Sen. Ron Johnson, R-Wis., said Monday that the U.S. needs to examine "how much can we really tolerate" in the face of an ongoing terror threat.
“America is a very tolerant society, we value that ... but in this new era, in this new phase, with this new threat to national security, we really need to ask ourselves very serious questions," Johnson said at the Newseum in Washington, D.C. "How much can we really tolerate? Understanding that paradox of tolerance — if we tolerate too much, our tolerance itself will be ended."
Johnson said the U.S. must be “relentless” in the pursuit of stopping extremists, even after heavy territory losses from the so-called Islamic State.
“We are dealing with something else now," he said.
Johnson said that while child pornography is banned on the Internet, information on how to build homemade bombs and the right truck to use in a ramming attack is available online.
“Al Qaeda, ISIS, Islamist terror has spread, has evolved, has metastasized,” Johnson said, referencing that the U.S. now has troops ready for combat in 19 countries. “And we are entering this new phase, certainly demonstrated by ISIS, where they are using social media in incredibly sophisticated, incredibly effective ways.”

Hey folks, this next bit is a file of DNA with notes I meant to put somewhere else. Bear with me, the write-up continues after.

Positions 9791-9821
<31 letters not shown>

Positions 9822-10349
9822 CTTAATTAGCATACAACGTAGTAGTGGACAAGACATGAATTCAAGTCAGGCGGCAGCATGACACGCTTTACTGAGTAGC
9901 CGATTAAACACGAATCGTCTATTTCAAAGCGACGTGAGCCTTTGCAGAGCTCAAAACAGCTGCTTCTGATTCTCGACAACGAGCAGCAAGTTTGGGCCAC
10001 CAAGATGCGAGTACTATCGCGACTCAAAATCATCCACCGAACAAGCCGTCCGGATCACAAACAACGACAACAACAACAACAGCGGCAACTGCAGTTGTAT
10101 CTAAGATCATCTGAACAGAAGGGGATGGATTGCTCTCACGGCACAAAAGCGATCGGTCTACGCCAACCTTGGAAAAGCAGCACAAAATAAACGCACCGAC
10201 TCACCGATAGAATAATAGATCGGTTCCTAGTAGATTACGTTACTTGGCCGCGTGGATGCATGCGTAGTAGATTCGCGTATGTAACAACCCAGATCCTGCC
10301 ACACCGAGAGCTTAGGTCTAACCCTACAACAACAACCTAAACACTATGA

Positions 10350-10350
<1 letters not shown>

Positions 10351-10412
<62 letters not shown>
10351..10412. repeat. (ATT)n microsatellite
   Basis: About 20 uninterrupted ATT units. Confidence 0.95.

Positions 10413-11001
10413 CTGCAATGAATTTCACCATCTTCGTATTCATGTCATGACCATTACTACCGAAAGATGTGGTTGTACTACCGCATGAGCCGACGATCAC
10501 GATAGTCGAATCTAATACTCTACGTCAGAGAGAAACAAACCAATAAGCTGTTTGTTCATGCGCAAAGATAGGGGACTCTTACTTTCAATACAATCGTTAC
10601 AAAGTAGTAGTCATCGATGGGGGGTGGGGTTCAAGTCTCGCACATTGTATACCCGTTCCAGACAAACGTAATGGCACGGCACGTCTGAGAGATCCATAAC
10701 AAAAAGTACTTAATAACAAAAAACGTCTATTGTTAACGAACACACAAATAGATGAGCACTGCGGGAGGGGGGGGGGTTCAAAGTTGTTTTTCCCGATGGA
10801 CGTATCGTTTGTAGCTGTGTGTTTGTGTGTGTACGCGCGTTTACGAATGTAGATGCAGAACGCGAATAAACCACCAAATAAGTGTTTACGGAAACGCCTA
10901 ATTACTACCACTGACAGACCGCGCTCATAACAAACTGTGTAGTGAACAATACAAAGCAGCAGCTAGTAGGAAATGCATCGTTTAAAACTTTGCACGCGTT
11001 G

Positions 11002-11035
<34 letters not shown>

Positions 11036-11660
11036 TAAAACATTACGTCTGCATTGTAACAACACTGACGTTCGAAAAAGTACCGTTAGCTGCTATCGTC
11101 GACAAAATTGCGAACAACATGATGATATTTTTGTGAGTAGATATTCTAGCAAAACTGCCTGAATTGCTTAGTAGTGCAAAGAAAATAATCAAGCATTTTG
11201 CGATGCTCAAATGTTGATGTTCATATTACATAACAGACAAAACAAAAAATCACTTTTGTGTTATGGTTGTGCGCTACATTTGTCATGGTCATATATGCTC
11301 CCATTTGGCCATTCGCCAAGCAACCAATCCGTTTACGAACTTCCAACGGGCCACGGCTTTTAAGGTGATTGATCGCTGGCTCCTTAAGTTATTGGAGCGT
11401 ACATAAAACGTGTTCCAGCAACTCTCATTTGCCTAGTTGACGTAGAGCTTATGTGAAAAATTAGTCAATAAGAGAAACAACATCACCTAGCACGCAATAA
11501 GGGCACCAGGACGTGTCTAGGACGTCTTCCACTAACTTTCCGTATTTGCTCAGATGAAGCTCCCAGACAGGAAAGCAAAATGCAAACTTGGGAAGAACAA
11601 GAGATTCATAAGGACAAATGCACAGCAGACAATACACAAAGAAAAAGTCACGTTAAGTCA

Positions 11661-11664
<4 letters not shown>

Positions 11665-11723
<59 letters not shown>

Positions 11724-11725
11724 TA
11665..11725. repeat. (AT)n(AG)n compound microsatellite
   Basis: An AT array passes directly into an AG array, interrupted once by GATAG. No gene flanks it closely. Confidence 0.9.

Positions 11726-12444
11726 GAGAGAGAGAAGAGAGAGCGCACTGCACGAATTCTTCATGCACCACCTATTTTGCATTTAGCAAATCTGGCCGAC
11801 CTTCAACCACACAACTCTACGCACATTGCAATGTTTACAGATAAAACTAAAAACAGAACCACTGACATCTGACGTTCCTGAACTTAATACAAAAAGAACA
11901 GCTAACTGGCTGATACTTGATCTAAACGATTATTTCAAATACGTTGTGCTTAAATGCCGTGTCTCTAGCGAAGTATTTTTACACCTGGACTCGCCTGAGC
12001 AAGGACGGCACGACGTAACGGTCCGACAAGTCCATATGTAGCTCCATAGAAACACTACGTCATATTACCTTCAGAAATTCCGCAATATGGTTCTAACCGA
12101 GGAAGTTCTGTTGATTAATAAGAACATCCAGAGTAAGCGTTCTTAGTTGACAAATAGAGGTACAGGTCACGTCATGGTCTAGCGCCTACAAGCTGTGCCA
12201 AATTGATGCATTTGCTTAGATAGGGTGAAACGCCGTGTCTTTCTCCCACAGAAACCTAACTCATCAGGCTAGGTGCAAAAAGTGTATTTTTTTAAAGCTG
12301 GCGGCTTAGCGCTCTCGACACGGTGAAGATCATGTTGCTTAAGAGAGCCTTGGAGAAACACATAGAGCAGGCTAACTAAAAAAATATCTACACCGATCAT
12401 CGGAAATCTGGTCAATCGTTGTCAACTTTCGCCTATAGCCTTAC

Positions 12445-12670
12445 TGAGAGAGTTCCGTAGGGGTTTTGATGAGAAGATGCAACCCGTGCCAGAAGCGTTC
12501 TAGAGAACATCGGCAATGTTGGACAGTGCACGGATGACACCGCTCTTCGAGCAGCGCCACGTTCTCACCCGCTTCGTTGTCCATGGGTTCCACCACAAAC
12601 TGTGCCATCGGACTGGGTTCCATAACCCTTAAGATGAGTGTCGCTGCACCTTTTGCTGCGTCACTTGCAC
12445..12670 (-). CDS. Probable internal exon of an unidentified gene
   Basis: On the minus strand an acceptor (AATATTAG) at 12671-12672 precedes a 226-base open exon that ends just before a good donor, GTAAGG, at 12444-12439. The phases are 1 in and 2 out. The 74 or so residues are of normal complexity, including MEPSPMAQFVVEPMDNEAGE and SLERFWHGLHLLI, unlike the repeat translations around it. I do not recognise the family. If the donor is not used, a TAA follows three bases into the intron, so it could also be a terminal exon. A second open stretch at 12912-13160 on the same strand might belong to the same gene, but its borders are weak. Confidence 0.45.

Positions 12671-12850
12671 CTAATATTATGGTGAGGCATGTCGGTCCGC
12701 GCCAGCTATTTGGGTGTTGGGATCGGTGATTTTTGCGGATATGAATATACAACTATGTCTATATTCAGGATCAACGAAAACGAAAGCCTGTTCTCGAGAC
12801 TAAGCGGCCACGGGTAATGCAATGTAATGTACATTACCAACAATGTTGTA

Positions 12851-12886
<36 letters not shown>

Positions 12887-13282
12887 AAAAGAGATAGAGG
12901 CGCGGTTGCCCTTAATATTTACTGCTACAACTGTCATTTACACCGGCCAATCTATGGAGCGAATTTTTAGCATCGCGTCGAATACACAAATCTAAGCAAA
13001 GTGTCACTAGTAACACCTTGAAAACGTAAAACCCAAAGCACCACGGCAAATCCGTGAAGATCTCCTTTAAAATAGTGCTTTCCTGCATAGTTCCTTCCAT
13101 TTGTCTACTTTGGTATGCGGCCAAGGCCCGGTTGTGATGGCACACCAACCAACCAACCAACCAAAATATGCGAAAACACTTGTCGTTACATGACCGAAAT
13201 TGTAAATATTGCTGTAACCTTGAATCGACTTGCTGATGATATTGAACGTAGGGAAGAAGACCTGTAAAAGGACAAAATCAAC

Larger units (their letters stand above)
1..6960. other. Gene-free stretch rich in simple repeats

Johnson argued that in order to combat the recruitment, incitement, and training on social media the U.S. must first have a “rational, legal immigration system” that can “assimilate” immigrants.
“We must ask ourselves how many can we accept? How many can we assimilate?” Johnson questioned.
He also argued that one of the biggest “blunders” of the Obama administration was pulling troops out of Iraq, arguing that “one thing we have to be prepared to do is to be relentless in our pursuit in destruction of violent extremists.”
Johnson argued that similarly to the U.S. declaration of war on Japan in 1941, the U.S. needs “an all-out authorization declaration” to end “the generational war.”
“We are not devoting the national resources we need to defend our nation, to keep the homeland safe,” Johnson said.